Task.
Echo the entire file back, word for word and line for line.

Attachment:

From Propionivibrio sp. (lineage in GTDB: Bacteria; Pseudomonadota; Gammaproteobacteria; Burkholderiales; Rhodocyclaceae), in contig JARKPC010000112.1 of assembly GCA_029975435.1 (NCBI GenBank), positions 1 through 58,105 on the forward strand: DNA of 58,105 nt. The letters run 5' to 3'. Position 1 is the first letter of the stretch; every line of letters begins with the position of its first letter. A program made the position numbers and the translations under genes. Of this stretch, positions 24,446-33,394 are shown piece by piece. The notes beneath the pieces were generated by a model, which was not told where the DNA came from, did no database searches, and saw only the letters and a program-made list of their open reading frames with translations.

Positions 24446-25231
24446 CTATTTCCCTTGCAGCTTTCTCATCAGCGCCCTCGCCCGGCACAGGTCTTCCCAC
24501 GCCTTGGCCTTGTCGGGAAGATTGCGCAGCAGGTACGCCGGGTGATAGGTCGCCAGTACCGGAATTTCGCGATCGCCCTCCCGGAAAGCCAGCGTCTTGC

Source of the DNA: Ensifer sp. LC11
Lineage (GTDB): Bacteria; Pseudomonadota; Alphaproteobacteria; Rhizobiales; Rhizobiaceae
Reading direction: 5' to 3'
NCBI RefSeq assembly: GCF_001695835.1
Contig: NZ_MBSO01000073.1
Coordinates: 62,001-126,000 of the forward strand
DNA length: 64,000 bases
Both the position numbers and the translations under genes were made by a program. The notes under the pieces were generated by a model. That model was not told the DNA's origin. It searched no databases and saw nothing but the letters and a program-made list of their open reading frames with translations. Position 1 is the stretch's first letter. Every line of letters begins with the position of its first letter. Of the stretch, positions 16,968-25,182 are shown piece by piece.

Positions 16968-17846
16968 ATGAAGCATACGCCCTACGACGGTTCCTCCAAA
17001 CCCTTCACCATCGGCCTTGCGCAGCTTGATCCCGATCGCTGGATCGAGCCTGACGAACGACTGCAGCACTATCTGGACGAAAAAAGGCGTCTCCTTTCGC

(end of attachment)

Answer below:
From Propionivibrio sp. (lineage in GTDB: Bacteria; Pseudomonadota; Gammaproteobacteria; Burkholderiales; Rhodocyclaceae), in contig JARKPC010000112.1 of assembly GCA_029975435.1 (NCBI GenBank), positions 1 through 58,105 on the forward strand: DNA of 58,105 nt. The letters run 5' to 3'. Position 1 is the first letter of the stretch; every line of letters begins with the position of its first letter. A program made the position numbers and the translations under genes. Of this stretch, positions 24,446-33,394 are shown piece by piece. The notes beneath the pieces were generated by a model, which was not told where the DNA came from, did no database searches, and saw only the letters and a program-made list of their open reading frames with translations.

Positions 24446-25231
24446 CTATTTCCCTTGCAGCTTTCTCATCAGCGCCCTCGCCCGGCACAGGTCTTCCCAC
24501 GCCTTGGCCTTGTCGGGAAGATTGCGCAGCAGGTACGCCGGGTGATAGGTCGCCAGTACCGGAATTTCGCGATCGCCCTCCCGGAAAGCCAGCGTCTTGC

Source of the DNA: Ensifer sp. LC11
Lineage (GTDB): Bacteria; Pseudomonadota; Alphaproteobacteria; Rhizobiales; Rhizobiaceae
Reading direction: 5' to 3'
NCBI RefSeq assembly: GCF_001695835.1
Contig: NZ_MBSO01000073.1
Coordinates: 62,001-126,000 of the forward strand
DNA length: 64,000 bases
Both the position numbers and the translations under genes were made by a program. The notes under the pieces were generated by a model. That model was not told the DNA's origin. It searched no databases and saw nothing but the letters and a program-made list of their open reading frames with translations. Position 1 is the stretch's first letter. Every line of letters begins with the position of its first letter. Of the stretch, positions 16,968-25,182 are shown piece by piece.

Positions 16968-17846
16968 ATGAAGCATACGCCCTACGACGGTTCCTCCAAA
17001 CCCTTCACCATCGGCCTTGCGCAGCTTGATCCCGATCGCTGGATCGAGCCTGACGAACGACTGCAGCACTATCTGGACGAAAAAAGGCGTCTCCTTTCGC